B. Basso: Digital Technologies for a Regenerative Agriculture

Bio Information

Bruno Basso is an ecosystem scientist and Foundation Professor in Department of Earth and Environmental Sciences at Michigan State University. He is the cofounder and chief scientist of CiBO Technologies.

His research focuses on digital technologies for sustainable agriculture with a with primary research focused on understanding drivers of spatial and temporal variability of crop yield, water and nutrients fluxes across landscapes under current and future climate. He pioneered the use of spatial crop simulation modeling and integration with satellite, airborne and Unmanned Aerial Vehicle (UAV) imagery to identify causes of crop yield and nutrient fluxes variability.

Presentation Abstract

The talk presents a novel geospatial system approach that integrates different digital technologies to design and scale sustainable agricultural systems. This approach can be used to guide precision management of fields and nutrient inputs that could result in simultaneous improvement of environmental and economic performance of row crop production systems. The availability of Big-Data and sensing technologies have clearly shown improvements towards more effective management strategies but precisely matching crop N demand with supply remains a challenge.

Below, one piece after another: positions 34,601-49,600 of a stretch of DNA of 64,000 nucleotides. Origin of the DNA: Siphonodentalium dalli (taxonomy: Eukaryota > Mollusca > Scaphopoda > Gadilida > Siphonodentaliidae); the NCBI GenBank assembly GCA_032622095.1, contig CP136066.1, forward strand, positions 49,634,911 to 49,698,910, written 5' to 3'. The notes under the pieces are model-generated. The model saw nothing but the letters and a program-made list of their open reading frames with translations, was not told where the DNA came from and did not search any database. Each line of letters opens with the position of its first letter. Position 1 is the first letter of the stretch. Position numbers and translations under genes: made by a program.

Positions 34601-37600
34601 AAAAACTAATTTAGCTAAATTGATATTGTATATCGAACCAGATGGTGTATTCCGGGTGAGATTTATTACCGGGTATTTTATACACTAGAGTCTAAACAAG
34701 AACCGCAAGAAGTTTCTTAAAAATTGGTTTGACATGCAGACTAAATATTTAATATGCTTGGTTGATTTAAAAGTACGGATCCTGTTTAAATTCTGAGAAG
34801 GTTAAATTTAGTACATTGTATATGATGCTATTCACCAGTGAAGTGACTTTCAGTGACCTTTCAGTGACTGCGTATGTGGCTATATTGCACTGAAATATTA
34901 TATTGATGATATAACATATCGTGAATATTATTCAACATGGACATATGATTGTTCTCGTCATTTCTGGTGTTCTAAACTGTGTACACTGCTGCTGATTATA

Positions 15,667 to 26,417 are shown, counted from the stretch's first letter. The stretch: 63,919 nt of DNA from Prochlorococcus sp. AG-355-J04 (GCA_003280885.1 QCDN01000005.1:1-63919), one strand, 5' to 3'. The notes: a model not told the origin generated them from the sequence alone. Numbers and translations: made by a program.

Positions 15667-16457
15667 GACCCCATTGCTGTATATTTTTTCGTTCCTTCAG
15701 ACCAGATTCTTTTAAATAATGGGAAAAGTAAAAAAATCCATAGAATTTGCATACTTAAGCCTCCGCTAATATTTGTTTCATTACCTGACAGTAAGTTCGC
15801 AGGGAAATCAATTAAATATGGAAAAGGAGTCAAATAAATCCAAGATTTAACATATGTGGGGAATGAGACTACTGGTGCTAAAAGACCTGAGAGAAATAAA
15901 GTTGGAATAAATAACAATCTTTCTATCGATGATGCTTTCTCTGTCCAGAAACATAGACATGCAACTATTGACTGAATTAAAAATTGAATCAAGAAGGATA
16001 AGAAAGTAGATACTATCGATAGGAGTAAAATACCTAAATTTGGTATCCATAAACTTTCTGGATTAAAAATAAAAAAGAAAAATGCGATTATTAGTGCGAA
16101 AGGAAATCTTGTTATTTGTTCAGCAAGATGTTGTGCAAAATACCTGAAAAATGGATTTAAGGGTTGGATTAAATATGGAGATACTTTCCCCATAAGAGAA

A possible explanation for this standing challenge is to achieve more substantial and widespread environmental benefits is that thus far, the algorithm developers for precision management have lacked the data and computational tools needed to convert complex geospatial information on soil and plant health status into appropriate crop management actions, leading in some instances to misinterpretation or misuse.

Currently, many farmers utilize precision technology to apply more N fertilizer to low-yielding areas in the hope of increasing yields, rather than less N to avoid loss of nutrient that crops cannot use. As such, the technology can become counterproductive toward N conservation goals. The talk presents case studies with real farm data in addition to the introduction of new approaches to scale results from field to regions. Specifically, results showed that more than a third of the US Midwest cropland is unprofitable, but at the same time digital technologies can identify sustainable management practices that can revert these negative results.

In summary, the talk illustrates the critical need of a geospatial system approach to design strategies for precision plant health management and precision conservation to balance the economic, environmental, and social dimensions of sustainable food production.


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